- Published on Monday, 20 March 2017 17:55
TOKYO -- Japan and Russia are ready to continue their close work on a peace treaty, Japanese Foreign Minister Fumio Kishida said on Monday, Russia's TASS news agency reported.
Japan’s top diplomat made this statement at a press conference after a Russian-Japanese 2+2 meeting of the defence and foreign ministers from both countries.
"Considering the resolve displayed by the leaders of both countries late last year, we confirm that we will continue the close negotiating process on the issue of concluding a peace treaty," the Japanese foreign minister said.
Russia and Japan have been negotiating since the middle of the 20th century a peace treaty after World War II.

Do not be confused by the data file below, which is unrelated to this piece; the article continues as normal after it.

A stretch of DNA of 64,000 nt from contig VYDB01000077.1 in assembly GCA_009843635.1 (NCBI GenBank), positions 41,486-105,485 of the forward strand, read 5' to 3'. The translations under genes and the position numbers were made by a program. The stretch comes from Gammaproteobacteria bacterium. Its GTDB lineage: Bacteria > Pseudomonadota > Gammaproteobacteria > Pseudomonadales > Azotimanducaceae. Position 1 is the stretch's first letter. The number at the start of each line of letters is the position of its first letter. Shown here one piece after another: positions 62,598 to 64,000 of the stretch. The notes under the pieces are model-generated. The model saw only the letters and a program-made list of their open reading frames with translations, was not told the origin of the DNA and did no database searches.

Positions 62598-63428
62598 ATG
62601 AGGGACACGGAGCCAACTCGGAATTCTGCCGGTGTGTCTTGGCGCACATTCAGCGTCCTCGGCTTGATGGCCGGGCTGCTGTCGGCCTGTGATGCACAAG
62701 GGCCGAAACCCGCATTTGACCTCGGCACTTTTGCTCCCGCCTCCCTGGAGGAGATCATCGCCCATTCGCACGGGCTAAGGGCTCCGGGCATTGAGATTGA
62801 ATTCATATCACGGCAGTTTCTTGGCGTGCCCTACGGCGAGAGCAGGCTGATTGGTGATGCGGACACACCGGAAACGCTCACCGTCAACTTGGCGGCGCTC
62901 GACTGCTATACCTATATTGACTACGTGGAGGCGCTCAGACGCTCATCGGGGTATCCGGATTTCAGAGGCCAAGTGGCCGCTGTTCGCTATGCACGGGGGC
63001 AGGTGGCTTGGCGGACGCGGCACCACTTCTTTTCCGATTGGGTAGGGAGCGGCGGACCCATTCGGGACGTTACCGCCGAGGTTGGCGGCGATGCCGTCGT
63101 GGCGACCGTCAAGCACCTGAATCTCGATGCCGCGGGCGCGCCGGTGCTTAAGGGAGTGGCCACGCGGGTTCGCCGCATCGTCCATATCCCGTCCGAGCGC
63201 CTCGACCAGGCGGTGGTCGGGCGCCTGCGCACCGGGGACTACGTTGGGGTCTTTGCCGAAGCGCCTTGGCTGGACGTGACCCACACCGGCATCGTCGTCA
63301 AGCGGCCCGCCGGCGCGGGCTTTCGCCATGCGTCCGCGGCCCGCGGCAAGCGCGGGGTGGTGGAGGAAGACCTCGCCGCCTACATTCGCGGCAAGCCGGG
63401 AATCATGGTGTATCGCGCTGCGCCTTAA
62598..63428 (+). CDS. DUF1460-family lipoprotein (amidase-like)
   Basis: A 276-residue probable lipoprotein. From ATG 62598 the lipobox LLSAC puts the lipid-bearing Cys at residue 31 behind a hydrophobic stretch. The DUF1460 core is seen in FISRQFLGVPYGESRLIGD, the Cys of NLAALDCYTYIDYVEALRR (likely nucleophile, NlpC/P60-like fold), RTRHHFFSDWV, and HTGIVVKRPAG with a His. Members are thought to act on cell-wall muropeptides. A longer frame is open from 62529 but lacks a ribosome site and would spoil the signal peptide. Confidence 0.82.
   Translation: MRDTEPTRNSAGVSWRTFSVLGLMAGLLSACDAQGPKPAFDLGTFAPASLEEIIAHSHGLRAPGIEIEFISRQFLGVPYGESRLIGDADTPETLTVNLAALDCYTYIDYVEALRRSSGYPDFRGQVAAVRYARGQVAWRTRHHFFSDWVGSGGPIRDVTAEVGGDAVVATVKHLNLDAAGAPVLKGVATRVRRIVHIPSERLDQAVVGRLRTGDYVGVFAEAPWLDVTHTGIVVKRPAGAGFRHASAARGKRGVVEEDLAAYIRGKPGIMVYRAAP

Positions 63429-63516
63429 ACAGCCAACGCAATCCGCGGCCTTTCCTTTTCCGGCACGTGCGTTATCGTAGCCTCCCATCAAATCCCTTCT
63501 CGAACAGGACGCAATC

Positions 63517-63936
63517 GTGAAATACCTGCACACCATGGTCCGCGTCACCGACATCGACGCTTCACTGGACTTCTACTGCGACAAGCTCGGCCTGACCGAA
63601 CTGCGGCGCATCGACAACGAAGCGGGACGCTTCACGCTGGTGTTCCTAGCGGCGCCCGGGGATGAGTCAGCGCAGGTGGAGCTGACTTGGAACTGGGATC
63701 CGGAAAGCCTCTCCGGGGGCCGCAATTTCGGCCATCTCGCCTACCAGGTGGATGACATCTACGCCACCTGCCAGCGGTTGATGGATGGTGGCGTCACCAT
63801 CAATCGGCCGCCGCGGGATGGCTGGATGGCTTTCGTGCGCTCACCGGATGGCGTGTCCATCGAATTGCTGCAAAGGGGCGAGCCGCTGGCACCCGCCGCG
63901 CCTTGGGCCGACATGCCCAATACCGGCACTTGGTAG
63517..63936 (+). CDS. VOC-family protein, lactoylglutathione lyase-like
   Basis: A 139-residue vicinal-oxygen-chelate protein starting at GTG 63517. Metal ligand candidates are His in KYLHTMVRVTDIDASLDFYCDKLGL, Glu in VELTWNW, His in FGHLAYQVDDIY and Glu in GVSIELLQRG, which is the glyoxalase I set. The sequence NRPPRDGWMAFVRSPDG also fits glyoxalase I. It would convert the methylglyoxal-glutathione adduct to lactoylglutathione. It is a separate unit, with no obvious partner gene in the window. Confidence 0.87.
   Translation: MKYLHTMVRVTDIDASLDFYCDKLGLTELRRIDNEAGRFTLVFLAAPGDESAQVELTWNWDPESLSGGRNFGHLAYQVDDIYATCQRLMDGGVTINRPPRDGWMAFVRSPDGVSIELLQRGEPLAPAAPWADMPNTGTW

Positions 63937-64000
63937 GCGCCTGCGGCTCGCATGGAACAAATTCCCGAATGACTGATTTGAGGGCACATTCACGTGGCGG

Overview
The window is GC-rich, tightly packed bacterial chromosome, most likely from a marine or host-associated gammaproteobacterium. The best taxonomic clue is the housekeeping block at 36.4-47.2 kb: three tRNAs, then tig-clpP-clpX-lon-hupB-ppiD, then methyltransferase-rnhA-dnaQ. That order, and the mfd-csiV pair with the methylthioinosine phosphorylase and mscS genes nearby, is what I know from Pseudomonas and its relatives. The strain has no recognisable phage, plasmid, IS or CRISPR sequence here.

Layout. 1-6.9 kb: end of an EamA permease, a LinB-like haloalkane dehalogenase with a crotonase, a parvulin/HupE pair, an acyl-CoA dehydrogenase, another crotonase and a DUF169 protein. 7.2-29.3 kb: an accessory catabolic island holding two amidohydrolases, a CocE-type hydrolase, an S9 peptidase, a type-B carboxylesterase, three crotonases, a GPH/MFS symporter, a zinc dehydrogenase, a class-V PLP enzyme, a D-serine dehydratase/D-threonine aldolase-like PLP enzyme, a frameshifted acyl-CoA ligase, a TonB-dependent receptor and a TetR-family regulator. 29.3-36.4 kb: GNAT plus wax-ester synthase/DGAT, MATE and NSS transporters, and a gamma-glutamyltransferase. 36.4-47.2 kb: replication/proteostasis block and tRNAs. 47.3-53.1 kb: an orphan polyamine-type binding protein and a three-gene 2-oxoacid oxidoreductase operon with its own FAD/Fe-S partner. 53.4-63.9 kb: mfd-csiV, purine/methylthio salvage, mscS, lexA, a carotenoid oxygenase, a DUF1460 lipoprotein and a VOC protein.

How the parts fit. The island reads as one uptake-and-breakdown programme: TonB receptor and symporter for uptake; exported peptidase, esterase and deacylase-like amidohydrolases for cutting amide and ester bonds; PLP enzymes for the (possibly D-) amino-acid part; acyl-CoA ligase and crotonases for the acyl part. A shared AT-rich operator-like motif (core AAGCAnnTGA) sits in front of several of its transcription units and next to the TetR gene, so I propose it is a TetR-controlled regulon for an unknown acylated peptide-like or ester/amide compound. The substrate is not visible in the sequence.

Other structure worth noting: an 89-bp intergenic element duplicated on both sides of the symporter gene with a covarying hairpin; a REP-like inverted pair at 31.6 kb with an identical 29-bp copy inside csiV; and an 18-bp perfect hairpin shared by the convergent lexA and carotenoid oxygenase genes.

According to TASS the main obstacle is the problem of the south Kuril Islands. The archipelago became the territory of the USSR after the war. Japan, however, disputes the Iturup, Kunashir, Shikotan and Habomai status.
In 1956, Russia and Japan inked a declaration, which put an end to the state of war between the countries and restored diplomatic and other relations.
But the issue of the border near the Kuril Islands remained unsettled then.
At the same time, the Soviet Union expressed a goodwill gesture in the declaration to give Shikotan and Habomai to Japan after a peace treaty was signed.